The Red and Gold Shoe part 3/7

The Red and Gold Shoe

The Red and Gold Shoe part 3/7

Leaning back, Joseph looked high  into the sky where flights of snowy white egrets winged their way  toward the lakes  set in the  rolling hills of a national park. Or he watched giant  jet planes  zoom  over.

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"When I grow up, I shall fly," he always  said,  repeating it every day  to make sure it would happen. Joseph planned  to do everything  that needed no legs. So he would  fly like a jet plane, or an egret. Or he would drive a train. Engine drivers don't need  legs, not with all those many wheels whirling so fast to carry them along.

Whenever a long-distance  train  thundered  down  the track, they watched it go, their hearts beating  fast with excitement and a little  fear.  It made the ground heave and shake, and unable  to contain  themselves, Lata and Joseph yelled and shouted, waving madly at  the startled  laces of the passengers in the windows. As the train  flew past,  the invisible rush of its wings blew against  their  faces and lifted their hair.  It was a thrilling moment  but it never  lasted  long enough.

"When I grow up I  shall be an engine driver,"  vowed

Joseph breathlessly,  not  looking at his  legs  lying  side by side like the limp broken wings of a bird.

"OF course you will !" cried Lata, still feeling her heart thudding.  "And will you wave  to me as you go past?"

"I'll blow  the whistle all  the way  through here and make Momin Sheikh's pigeons on the  factory  roof go straight up into the air with fright, and scatter the people  in all directions, and shake old Amma's house so that she will shout: 'It's that devil Joseph again  I Nobody else  takes a train through here  like that! He would bring the roof down on a tired old woman's head, would he?' "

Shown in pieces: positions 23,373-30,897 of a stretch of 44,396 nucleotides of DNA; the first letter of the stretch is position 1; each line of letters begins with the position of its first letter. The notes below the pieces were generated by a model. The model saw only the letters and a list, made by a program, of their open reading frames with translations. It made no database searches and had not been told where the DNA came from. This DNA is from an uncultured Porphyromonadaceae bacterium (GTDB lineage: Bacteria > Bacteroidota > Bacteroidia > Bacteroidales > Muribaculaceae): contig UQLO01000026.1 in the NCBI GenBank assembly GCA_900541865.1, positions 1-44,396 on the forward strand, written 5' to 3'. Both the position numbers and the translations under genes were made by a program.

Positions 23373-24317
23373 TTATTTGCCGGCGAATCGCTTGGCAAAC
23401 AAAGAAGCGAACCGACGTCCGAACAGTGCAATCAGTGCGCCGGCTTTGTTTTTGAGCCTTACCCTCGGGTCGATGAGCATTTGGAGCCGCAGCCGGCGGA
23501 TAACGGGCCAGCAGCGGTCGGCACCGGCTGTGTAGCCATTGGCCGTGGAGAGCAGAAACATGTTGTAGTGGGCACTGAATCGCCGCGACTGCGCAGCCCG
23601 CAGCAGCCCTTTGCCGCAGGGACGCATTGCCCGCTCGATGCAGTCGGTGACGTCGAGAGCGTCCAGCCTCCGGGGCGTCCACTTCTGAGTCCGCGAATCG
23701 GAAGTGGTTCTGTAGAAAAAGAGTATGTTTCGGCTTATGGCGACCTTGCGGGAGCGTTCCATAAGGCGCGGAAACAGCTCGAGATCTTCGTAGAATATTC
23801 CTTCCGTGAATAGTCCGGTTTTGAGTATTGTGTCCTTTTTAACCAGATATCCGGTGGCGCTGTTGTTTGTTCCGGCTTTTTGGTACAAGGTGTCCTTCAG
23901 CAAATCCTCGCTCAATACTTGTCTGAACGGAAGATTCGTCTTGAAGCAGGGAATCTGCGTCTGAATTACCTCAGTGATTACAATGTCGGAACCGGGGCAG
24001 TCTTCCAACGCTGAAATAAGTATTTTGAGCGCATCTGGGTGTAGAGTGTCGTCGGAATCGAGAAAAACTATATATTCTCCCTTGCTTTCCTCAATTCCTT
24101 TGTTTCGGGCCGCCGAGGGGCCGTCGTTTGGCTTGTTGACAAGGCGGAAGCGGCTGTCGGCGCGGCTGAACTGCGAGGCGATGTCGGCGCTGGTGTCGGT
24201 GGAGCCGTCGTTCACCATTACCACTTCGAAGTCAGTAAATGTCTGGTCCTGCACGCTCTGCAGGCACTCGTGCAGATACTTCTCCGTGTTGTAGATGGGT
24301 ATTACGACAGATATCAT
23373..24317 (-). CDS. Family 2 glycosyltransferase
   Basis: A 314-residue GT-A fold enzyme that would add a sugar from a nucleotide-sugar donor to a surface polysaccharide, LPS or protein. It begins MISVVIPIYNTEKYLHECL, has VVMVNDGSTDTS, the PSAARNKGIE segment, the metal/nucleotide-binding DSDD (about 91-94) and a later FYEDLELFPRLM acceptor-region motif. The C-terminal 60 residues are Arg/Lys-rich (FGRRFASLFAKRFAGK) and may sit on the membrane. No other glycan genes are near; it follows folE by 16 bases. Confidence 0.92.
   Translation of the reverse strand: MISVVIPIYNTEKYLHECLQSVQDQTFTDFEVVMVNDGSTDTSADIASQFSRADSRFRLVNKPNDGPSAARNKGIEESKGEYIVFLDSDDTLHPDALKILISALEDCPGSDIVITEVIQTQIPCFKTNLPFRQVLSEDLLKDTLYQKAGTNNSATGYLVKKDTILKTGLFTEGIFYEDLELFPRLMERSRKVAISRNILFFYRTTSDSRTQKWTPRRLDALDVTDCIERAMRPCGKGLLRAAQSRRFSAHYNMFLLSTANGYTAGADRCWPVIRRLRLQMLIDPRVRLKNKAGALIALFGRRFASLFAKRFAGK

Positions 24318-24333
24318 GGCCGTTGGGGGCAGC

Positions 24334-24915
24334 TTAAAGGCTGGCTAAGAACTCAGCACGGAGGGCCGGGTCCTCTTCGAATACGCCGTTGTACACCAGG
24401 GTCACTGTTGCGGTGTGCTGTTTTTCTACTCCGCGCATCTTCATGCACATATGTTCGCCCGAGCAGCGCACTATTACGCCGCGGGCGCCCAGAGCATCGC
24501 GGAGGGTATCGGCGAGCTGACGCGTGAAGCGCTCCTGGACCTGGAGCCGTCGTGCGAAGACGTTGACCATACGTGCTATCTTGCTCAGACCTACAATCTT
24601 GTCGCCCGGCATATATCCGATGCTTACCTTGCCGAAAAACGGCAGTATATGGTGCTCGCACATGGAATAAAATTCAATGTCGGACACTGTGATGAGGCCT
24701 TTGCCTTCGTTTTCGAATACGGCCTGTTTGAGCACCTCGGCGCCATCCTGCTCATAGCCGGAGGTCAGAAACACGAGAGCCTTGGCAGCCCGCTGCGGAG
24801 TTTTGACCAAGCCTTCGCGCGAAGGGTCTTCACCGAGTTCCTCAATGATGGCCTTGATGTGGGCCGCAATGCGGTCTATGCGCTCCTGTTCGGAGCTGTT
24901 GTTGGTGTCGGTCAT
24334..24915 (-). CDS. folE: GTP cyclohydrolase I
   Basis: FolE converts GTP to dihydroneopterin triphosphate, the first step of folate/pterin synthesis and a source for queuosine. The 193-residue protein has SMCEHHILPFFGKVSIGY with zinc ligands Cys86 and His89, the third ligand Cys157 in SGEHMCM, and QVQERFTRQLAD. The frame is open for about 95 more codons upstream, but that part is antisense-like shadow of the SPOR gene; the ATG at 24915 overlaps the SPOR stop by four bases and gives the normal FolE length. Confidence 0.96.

Joseph was not really a boaster. He needed  to talk big sometimes  because he felt so small and unimportant  the  rest of  the  time.

Lata  laughed as she hopped first on one foot and  then on the other.  It wasn't only because of the train  that she was feeling like  this. There was something  else: she had a secret, and now  that she had enjoyed it for long enough, she was going to tell  it to Joseph.

Standing before him on  the slope,  she said: "I  have  ten coppers  !"

"From where?" he cried in pleased surprise as she held up the coin.

"Amma gave it to me before  she  left for work."

Here was wealth  indeed  ! One whole  ten-copper  coin  ! And now came the sweet agony of trying to decide how to spend it in such a way  that  they wouldn't be sorry afterwards.  It was  terrible  to have  to say: "Those peanuts were not so good,  were  they? We should have bought  the cotton  candy  --one ball for you and one  for me." But  then how  to be absolutely sure? Cotton candy went much too fast, and it left only a little  taste of sweetness behind. Puffed  rice went further, And a twist of toffee pulled off the vendor's pole and shaped  into a butterfly or a bird stuck to the  teeth and went even  further. While a lemon drop could  last for days  if you sucked  it only now and  then and kept  it wrapped in a piece of paper  in your pocket.

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